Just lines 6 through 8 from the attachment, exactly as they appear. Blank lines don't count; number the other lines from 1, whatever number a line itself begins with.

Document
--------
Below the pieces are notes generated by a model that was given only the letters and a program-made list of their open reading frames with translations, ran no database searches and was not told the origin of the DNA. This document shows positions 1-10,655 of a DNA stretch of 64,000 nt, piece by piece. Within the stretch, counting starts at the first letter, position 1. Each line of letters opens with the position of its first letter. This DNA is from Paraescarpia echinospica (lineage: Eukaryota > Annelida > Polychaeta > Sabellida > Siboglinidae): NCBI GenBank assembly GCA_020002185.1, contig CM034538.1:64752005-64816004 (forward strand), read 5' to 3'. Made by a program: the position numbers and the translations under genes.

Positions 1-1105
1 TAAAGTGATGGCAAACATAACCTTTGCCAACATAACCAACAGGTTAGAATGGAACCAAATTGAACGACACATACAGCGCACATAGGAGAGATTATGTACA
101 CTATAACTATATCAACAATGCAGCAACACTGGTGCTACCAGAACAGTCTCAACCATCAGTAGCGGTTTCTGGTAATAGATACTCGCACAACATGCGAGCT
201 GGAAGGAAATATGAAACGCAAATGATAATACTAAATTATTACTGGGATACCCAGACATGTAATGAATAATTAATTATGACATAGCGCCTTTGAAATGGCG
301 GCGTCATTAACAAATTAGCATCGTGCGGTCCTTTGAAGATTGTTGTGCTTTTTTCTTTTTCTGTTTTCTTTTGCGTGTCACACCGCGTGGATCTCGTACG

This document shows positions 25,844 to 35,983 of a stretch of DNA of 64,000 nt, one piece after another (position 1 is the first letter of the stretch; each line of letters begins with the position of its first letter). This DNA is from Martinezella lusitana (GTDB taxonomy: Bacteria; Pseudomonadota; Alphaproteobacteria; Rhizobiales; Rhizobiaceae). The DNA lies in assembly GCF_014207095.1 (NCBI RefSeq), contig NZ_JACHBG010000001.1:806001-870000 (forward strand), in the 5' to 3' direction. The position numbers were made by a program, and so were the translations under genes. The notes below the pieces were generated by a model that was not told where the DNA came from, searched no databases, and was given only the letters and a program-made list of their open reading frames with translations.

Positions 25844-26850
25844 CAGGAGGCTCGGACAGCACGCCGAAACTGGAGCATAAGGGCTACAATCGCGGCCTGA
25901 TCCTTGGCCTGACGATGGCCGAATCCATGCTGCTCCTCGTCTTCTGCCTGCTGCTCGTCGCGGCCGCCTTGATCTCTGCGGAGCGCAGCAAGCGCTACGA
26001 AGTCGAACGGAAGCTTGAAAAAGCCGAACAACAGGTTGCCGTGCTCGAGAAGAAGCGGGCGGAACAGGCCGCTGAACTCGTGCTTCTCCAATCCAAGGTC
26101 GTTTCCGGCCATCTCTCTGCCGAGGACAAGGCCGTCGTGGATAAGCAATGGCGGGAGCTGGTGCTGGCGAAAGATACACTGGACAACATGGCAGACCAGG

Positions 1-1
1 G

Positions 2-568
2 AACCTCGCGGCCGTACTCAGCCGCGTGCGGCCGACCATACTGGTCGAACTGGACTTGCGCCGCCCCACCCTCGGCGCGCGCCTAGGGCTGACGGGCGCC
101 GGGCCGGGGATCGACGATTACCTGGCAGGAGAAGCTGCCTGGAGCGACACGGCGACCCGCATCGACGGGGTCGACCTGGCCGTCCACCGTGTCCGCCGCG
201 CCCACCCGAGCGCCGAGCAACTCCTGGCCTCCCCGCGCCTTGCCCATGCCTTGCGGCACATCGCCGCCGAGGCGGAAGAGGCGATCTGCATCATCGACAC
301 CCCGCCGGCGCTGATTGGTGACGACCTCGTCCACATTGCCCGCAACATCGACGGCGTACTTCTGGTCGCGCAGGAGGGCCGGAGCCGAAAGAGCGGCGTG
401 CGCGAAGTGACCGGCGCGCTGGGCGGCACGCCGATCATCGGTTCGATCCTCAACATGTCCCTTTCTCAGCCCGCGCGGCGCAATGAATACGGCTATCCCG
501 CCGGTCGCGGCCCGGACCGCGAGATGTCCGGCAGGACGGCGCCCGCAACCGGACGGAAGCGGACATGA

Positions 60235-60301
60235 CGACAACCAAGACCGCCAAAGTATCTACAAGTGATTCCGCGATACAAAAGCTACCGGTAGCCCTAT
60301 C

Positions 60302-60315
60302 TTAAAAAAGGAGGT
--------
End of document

301 GCGTCATTAACAAATTAGCATCGTGCGGTCCTTTGAAGATTGTTGTGCTTTTTTCTTTTTCTGTTTTCTTTTGCGTGTCACACCGCGTGGATCTCGTACG

This document shows positions 25,844 to 35,983 of a stretch of DNA of 64,000 nt, one piece after another (position 1 is the first letter of the stretch; each line of letters begins with the position of its first letter). This DNA is from Martinezella lusitana (GTDB taxonomy: Bacteria; Pseudomonadota; Alphaproteobacteria; Rhizobiales; Rhizobiaceae). The DNA lies in assembly GCF_014207095.1 (NCBI RefSeq), contig NZ_JACHBG010000001.1:806001-870000 (forward strand), in the 5' to 3' direction. The position numbers were made by a program, and so were the translations under genes. The notes below the pieces were generated by a model that was not told where the DNA came from, searched no databases, and was given only the letters and a program-made list of their open reading frames with translations.

Positions 25844-26850